ISO is currently working on standards.
The National Archives and Records Administration (NARA) is an independent agency of the United States government charged with the preservation and documentation of government and historical records. It is also tasked with increasing public access to those documents which make up the National Archive. NARA is officially responsible for maintaining and publishing the legally authentic and authoritative copies of acts of Congress, presidential directives, and federal regulations. NARA also transmits votes of the Electoral College to Congress.
In the United States, the presidential library system is a nationwide network of 13 libraries administered by the Office of Presidential Libraries, which is part of the National Archives and Records Administration (NARA). These are repositories for preserving and making available the papers, records, collections and other historical materials of every president of the United States from Herbert Hoover to George W. Bush. In addition to the library services, museum exhibitions concerning the presidency are displayed.
An archivist is an information professional who assesses, collects, organizes, preserves, maintains control over, and provides access to records and archives determined to have long-term value. The records maintained by an archivist can consist of a variety of forms, including letters, diaries, logs, other personal documents, government documents, sound and/or picture recordings, digital files, or other physical objects.
Library and Archives Canada is a federal institution tasked with acquiring, preserving and making Canada's documentary heritage accessible. It is the fourth biggest library in the world. LAC reports to Parliament through Pablo Rodríguez, the Minister of Canadian Heritage since August 28, 2018.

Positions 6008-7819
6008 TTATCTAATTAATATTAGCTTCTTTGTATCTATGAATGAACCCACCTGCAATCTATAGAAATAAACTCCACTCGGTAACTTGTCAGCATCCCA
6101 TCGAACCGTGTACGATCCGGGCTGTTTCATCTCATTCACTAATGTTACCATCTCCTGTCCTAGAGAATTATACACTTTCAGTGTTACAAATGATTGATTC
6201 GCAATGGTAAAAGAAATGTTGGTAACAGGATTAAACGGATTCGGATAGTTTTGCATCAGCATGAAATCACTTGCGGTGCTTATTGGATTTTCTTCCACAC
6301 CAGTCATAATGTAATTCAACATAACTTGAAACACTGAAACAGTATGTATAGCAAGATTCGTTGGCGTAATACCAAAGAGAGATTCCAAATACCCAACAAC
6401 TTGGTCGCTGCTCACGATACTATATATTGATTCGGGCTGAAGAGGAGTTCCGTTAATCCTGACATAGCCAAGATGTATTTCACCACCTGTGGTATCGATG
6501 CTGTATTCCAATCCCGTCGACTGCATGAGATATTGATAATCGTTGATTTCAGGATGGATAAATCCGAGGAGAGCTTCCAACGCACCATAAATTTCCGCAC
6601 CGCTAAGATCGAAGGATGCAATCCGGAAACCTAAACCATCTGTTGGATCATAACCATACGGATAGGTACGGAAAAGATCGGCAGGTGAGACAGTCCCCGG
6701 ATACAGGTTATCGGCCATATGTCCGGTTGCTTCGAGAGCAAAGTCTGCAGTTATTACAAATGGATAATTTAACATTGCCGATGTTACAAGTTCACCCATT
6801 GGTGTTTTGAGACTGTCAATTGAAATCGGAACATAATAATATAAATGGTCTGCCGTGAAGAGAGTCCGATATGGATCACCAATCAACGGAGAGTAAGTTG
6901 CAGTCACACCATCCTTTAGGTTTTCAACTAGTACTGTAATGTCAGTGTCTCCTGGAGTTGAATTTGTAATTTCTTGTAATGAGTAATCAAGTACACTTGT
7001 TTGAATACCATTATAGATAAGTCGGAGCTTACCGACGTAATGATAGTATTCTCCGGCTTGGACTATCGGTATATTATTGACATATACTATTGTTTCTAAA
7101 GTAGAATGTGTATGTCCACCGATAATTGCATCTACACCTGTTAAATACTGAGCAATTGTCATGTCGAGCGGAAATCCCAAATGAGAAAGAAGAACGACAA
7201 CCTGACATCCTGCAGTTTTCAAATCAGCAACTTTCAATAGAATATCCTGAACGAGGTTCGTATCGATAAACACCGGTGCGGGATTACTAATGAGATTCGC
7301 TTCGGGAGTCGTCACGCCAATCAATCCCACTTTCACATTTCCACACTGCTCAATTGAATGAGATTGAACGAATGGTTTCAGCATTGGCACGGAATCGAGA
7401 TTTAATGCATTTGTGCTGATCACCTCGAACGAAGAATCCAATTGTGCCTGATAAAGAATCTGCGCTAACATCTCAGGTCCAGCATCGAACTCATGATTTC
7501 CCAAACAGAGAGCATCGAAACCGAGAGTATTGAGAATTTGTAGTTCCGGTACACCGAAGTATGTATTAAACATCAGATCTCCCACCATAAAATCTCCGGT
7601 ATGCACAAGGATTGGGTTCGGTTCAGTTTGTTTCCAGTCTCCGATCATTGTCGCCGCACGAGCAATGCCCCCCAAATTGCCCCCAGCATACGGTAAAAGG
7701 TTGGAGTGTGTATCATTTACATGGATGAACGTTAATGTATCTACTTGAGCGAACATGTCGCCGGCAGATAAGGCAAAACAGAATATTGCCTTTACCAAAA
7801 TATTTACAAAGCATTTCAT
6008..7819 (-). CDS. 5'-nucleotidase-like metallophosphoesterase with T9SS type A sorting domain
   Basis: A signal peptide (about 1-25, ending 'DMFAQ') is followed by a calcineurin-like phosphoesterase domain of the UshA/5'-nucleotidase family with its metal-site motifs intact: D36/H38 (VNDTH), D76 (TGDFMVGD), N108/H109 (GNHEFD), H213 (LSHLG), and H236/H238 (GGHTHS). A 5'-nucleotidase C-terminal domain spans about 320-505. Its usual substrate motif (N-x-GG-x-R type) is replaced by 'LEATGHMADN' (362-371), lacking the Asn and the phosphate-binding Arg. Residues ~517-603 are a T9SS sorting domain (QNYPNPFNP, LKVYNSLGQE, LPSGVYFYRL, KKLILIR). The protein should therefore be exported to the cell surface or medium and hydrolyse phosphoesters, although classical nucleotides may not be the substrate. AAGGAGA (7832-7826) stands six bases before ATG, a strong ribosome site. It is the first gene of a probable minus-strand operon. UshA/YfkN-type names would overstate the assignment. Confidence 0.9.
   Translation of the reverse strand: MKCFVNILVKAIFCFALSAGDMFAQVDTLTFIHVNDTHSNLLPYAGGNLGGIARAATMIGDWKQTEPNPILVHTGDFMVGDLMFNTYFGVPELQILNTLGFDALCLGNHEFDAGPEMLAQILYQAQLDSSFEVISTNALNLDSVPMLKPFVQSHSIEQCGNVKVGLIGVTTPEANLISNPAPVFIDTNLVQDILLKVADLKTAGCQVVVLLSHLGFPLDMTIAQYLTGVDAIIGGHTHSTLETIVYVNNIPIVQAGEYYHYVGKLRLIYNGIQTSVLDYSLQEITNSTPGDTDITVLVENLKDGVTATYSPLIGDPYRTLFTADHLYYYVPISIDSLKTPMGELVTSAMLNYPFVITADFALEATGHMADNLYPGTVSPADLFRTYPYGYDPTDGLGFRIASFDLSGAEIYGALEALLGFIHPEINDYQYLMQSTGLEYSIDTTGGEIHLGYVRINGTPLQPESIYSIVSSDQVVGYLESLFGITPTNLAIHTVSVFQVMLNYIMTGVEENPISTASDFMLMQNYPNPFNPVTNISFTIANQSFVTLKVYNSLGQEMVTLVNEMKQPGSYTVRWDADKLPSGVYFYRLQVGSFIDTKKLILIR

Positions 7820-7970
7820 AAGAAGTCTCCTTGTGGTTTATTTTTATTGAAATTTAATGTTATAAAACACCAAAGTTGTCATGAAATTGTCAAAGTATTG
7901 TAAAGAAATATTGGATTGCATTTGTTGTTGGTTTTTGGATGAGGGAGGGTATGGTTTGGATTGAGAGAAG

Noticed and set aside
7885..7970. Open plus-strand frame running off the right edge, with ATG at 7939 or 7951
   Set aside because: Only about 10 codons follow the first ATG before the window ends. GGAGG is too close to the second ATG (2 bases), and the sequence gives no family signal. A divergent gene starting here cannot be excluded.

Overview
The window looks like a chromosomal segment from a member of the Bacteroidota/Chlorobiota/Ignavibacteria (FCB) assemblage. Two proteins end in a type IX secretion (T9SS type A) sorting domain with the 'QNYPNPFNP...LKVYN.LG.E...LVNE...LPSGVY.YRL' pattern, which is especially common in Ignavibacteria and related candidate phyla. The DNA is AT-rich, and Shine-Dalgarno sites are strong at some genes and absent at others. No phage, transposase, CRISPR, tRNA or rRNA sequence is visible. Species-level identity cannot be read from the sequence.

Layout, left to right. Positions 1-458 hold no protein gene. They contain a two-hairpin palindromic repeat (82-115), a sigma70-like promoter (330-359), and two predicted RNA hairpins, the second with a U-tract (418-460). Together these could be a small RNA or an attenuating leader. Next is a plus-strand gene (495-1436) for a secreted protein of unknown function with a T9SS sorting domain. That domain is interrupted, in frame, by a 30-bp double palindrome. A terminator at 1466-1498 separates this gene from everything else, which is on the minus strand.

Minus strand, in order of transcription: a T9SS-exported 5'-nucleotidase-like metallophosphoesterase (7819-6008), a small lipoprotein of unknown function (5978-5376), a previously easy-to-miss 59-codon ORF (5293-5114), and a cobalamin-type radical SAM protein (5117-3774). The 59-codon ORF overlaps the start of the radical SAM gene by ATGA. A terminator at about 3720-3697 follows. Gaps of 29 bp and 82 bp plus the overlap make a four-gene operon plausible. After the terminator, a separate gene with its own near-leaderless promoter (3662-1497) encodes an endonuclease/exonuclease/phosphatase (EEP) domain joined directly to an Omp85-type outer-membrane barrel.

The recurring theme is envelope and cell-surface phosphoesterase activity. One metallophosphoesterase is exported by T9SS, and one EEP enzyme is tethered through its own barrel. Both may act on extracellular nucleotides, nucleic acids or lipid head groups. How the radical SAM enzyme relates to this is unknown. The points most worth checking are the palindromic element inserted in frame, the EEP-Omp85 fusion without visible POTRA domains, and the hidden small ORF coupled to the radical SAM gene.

The Society of American Archivists is the oldest and largest archivist association in North America, serving the educational and informational needs of more than 5,000 individual archivist and institutional members. Established in 1936, the organization serves upwards of 6,200 individual and member institutions.
Trudy Huskamp Peterson in Palo Alto County, Iowa, was the Acting Archivist of the United States from March 25, 1993 to May 29, 1995. She was the first woman to ever hold the position.
Encoded Archival Description (EAD) is a standard for encoding descriptive information regarding archival records.
Archival science, or archival studies, is the study and theory of building and curating archives, which are collections of documents, recordings and data storage devices.
A finding aid, in the context of archival science, is a tool containing detailed, indexed, and processed information about a specific collection of records within an archive. Finding Aids often consist of a documentary inventory and description of the materials, their source, and their structure. The finding aid for a collection is usually compiled by the collection's entity of origin, provenance, or by an archivist or librarian during archival processing. The finding aid serves the purpose of locating specific information within the collection. The finding aid can also help the archival repository manage their materials and resources.
The American Jewish Historical Society (AJHS) was founded in 1892 with the mission to foster awareness and appreciation of American Jewish history and to serve as a national scholarly resource for research through the collection, preservation and dissemination of materials relating to American Jewish history.